The CPR should be commended for reminding arbitrators to discuss issues of cybersecurity and data protection at the initial pre-hearing conference. Rule 9.3(f) facilitates the discussion between the tribunal and the parties from the outset of the case and, as best practices would suggest, may ultimately produce an appropriate confidentiality and data protection protocol for each case.

IV. Conclusion

While the CPR’s 2018 revisions generally reflect features that are relatively common among leading arbitration rules, they are an indication of where future arbitral practice is headed. As a result, construction industry leaders should be mindful of these developments in alternative dispute resolution.

Pepper Hamilton's Construction Practice Group has an unparalleled record of resolving complex construction disputes and winning complex construction trials. Our litigation experience – and success – informs everything we do, including translating into better results in our contract drafting and project management. Our lawyers counsel clients on some of the biggest, most sophisticated construction projects in the world. With more than 20 lawyers — including 13 partners who all have multiple first-chair trial experience — and a national network of 13 offices, we have the depth and breadth to try cases of any complexity, anywhere at any time. For more information about Pepper’s Construction Practice, visit www.constructlaw.com.

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Steel and Aluminum Tariffs

In light of new and possibly more tariffs impacting construction, we are getting questions. Fortunately, ConsensusDocs offers some helpful tools for you and your members that can potentially help new and even existing contracts. The ConsensusDocs 200.1 Time and Price Impacted Materials Amendment and Schedule A provides language to consider using in new contracts that is flexible, and allows prices to escalate up or down based on objectives indexes that you choose.  Also, for existing contracts you should inspect contract language in regard to changes. ConsensusDocs is the only standard contract that includes explicit language that a change in the law, including taxes merits a change in contract price (more info below).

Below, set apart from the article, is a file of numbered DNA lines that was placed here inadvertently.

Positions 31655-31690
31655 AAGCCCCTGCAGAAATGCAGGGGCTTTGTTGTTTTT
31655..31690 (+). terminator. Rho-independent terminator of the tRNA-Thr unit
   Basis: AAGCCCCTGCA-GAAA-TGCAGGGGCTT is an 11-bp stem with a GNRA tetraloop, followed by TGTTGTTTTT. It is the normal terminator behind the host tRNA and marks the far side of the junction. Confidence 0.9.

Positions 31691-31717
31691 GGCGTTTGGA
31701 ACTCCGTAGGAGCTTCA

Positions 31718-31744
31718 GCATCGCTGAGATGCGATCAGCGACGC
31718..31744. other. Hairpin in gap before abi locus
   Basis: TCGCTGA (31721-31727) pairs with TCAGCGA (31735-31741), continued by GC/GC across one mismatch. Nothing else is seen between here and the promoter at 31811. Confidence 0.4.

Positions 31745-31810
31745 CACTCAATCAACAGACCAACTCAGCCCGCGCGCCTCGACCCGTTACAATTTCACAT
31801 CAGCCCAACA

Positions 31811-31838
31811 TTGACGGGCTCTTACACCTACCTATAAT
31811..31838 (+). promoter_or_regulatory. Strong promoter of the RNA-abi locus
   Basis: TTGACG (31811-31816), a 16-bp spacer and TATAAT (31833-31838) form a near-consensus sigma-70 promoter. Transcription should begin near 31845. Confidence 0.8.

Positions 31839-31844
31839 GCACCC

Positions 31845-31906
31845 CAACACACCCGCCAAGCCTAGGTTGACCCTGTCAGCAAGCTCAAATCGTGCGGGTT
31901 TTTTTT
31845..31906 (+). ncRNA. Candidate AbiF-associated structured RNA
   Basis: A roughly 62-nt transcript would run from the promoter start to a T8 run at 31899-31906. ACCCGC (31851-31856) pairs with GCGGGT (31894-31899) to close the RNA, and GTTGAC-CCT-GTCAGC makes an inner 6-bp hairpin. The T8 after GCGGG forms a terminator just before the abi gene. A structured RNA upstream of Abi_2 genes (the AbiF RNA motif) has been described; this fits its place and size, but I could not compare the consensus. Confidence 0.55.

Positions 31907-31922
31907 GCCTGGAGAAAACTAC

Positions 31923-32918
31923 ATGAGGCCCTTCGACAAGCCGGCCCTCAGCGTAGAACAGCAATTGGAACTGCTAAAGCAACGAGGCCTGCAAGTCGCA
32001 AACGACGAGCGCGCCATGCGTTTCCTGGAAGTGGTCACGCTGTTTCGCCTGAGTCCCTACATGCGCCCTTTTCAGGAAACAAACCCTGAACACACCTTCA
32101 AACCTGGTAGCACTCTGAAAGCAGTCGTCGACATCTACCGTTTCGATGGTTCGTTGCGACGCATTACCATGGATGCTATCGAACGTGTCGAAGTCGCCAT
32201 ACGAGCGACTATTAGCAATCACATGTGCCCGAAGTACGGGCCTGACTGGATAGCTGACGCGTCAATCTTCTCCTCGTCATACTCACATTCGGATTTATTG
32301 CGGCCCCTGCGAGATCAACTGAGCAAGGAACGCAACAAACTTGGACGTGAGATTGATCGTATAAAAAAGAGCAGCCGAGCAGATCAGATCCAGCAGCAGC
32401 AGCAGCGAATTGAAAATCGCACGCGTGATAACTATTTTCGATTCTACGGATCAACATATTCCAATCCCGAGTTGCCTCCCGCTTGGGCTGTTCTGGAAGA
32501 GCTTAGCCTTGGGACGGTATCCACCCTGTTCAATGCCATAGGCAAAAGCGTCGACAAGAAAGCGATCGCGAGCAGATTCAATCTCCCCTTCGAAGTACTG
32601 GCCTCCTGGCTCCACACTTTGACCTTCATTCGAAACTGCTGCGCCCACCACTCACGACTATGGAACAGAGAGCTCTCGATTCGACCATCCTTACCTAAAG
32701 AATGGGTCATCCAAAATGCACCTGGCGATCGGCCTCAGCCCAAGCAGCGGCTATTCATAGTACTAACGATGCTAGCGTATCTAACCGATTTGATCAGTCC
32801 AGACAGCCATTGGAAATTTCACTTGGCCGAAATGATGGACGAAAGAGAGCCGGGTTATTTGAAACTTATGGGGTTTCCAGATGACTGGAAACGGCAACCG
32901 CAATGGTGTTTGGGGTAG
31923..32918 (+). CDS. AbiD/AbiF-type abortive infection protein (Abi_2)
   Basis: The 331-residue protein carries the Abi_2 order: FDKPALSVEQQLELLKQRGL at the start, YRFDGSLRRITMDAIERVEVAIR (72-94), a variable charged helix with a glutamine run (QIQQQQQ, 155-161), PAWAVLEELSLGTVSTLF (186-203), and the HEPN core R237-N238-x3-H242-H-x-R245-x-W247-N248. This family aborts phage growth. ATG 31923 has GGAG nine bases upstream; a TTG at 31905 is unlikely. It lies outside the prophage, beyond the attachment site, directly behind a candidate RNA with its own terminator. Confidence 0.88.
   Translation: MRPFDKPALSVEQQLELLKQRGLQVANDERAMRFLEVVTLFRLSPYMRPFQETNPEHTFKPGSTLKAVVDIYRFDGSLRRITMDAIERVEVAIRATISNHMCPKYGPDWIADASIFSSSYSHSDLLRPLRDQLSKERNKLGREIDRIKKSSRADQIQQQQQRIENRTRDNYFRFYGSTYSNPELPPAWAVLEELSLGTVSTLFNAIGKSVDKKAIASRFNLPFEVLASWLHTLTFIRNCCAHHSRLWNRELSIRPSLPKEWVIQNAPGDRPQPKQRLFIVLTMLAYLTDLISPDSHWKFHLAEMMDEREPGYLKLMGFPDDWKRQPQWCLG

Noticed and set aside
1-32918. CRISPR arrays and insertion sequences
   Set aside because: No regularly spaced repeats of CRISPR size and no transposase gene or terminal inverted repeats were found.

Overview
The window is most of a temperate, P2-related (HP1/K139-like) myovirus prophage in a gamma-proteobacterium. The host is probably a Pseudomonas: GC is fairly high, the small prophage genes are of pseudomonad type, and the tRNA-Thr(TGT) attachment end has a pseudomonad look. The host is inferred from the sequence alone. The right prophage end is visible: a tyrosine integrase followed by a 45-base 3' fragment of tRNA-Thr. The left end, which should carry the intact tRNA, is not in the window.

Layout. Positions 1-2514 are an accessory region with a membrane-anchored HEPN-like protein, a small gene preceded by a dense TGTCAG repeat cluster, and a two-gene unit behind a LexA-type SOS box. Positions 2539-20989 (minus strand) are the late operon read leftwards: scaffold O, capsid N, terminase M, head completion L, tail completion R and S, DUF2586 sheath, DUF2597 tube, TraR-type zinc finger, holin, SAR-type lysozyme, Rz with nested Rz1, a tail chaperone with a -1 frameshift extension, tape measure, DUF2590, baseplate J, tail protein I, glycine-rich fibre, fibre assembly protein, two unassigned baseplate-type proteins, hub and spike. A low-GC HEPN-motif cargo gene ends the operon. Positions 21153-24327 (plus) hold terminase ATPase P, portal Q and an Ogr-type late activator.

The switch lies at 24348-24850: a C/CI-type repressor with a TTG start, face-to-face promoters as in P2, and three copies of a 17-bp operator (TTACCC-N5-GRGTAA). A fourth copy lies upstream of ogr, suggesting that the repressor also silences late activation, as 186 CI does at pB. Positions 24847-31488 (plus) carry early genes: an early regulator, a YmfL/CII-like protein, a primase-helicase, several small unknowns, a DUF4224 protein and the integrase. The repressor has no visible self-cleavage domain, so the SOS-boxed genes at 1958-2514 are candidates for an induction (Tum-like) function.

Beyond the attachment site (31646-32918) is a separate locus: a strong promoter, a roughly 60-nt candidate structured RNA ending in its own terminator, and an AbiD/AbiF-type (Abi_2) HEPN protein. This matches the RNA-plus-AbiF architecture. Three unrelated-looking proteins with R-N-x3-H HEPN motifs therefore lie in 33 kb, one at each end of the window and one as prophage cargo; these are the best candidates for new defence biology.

A relevant contractual tool in light of tariffs is the ConsensusDocs 200.1 Time and Price Impacted Materials Amendment and Schedule A.  The document can be attached to any prime agreement potentially and then can be also be used for subcontract agreements as well. The Guidebook for the 200.1 Amendment can be found here.

  • The 200.1 Amendment is flexible for any material so a specific index is not listed. Also note that prices can escalate or descend, which is one of the reasons why construction owners’ groups like the National Association of State Facility Administrators, the Construction Users Roundtable and Construction Owners Association of America, have endorsed this document as part of the ConsensusDocs in 2007 (along with AGC). Members can download sample of the 200.1 just by registering on the ConsensusDocs website.

Lastly, provisions in ConsensusDocs standard construction contract are relevant to this discussion. Unlike other standard contract document produced in the industry that are all silent on this issue, ConsensusDocs explicitly says that a change of law after contract signing merits a price adjustment through change order. Under the ConsensusDocs 200 Owner/Constructor Agreement and General Conditions ©2016, §3.21 requires the Constructor (General Contractor) to comply with all applicable laws at their costs. However, §3.21.1. explicitly states: “The Contract Price or Contract Time shall be equitably adjusted by Change Order for additional costs or time needed resulting from any change in Law, including increased taxes, enacted after the date of this Agreement (emphasis added).” The 200 is for design-bid-build, but this provision is flowed down consistently to other applicable ConsensusDocs lump sum agreements, such as the ConsensusDocs 415 Design-Build Agreement (Lump Sum).